Managers must be good motivators, while setting realistic and achievable goals and offer guidance and support should the situation arise. The crux of every management job lies in the job holder’s capacity to obtain the commitment of people to the objectives of the Health Service.
Organisational effectiveness is dependent on a clear purpose and direction.
It follows that an important aspect of organisational culture is the overall strategic direction of the organisation as a whole, indicating purpose, forward planning and high-level thinking and reflection. The significance of organisational strategy was highlighted by Nadler (1987) who described strategy as the set of key decisions about the match of the organisation’s resources to the opportunities, constraints, and demands in the environment within the context of history. Moreover, he pointed out that the output of the system is, in general, the effectiveness of the organisation’s performance in meeting the goals of the organisation’s strategy.
It is imperative that the understanding of an organisational culture and cultural types also helps to understand why manager’s reforms differ from Organisation to Organisation.
An organisation in the public sector like the HSE with a strong bureaucratic hierarchical structure will not embrace change than an organisation with participative leadership with the private sector. In the author’s opinion, change must occur if the culture of this Organisation will meet the demands of its stakeholders.
Change is a constant feature of health Service Executive service delivery. It is prevalent and something that cannot be avoided.
The ongoing change within the Irish health system impacts upon almost every aspect of our culture: the way we work, the way we relate to each other and how we plan and deliver services for the benefit of patients, service users and local communities.
The recent embargo which was introduced in the in the health service executive in 2008 due to a ecomic crisis has created a culture shift in the health service.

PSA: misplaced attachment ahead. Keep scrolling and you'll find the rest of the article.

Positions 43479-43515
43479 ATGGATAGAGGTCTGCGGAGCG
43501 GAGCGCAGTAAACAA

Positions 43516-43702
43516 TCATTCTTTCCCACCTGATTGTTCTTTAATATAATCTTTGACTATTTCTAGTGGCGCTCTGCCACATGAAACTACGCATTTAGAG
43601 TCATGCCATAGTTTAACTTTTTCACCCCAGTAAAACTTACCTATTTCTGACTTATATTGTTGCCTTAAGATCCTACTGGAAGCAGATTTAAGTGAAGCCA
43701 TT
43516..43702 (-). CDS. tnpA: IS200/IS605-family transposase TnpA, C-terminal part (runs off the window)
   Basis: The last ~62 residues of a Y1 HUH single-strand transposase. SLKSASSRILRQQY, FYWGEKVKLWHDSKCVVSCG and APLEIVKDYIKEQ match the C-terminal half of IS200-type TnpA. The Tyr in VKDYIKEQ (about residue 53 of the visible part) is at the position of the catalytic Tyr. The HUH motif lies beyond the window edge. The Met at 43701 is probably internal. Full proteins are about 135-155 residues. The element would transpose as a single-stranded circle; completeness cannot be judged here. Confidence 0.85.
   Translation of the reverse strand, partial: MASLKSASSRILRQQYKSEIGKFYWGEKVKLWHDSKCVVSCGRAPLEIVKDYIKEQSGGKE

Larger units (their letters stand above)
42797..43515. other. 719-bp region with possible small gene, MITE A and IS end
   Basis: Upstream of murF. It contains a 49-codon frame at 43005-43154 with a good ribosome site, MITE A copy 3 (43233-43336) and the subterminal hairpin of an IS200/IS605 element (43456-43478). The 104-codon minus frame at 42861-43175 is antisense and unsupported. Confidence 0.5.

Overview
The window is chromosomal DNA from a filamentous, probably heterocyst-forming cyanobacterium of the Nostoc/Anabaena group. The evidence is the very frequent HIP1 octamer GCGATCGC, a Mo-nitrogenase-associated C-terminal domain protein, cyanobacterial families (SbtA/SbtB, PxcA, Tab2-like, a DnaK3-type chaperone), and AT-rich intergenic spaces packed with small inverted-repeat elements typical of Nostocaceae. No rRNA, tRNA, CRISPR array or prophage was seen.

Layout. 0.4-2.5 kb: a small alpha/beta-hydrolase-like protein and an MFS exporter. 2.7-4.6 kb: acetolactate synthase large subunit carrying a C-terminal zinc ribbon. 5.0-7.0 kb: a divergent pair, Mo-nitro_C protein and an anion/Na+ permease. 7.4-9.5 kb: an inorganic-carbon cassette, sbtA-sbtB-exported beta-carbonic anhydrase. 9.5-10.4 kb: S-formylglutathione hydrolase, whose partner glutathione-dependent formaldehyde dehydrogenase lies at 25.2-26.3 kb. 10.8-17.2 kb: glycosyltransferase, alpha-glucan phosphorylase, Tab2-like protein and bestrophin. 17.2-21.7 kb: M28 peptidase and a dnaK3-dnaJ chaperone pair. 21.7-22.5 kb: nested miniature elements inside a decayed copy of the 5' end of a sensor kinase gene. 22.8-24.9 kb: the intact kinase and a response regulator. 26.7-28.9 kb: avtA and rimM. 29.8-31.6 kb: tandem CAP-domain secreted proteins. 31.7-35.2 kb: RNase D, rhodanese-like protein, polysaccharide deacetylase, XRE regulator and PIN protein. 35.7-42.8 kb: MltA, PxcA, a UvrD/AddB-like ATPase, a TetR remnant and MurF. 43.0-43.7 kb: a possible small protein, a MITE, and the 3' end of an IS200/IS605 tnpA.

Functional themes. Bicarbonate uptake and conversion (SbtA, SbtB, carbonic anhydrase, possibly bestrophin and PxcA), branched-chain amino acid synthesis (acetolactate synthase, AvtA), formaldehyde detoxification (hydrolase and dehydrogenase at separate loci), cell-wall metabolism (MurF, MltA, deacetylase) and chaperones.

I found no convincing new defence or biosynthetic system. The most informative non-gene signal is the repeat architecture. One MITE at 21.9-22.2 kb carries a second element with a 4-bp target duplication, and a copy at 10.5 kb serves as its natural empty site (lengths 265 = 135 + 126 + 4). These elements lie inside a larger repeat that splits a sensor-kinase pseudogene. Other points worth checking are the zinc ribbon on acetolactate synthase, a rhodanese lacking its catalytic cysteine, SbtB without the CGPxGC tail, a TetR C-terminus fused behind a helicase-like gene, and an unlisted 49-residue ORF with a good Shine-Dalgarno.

Staff have felt undervalued and Management feel that there are under increased pressure while trying to operate a system with a restricted budget.
However staff and management have railed around and have came out the other side with the economic turnaround in Ireland it is clear that this has made us a stronger organisation and has united staff and management in workplace diversity.
However change is not linear. It is a continuous and adaptive process in which all of the elements are interrelated and can influence each other. Organisational change is also dependent upon people changing. Therefore, it cannot be predicted easily and can emerge over time.
Understanding the cultural and people aspects of change can greatly enhance our capacity to effectively manage change. In addition to the need for a strong people orientation,
A public sector organisation like the Health Service Executive has come to realise that organisational change often requires changing the organisation’s culture and learning.
For example, in terms of improving career progression arrangements.
The topic of Culture plays a fundamental importance on an organisation’s effectiveness and its culture share a symbiotic relationship employee behaviors and beliefs initially defines the HSE
The HSE program, once implemented, will then affect the culture. As the culture progresses, this in turn will allow the HSE program to shift to a level of greater prominence, which will then again affect change in the organization’s culture. This process will continue until halted by the culture reaching a point of resistance philosophically in which beliefs and/or behaviors can no longer be changed.
To improve areas like Culture and for the HSE Organisation to embrace Change, the Management and Leaders within the HSE organisation started with various break-out sessions and workshops to discuss a number of employee topics.
The areas addressed were, Leadership, Motivation, Performance Management, and Knowledge sharing. This helped the Leaders and Managers to focus their attention on these areas and to reduce staff absenteeism and strikes within the Health Service Executive.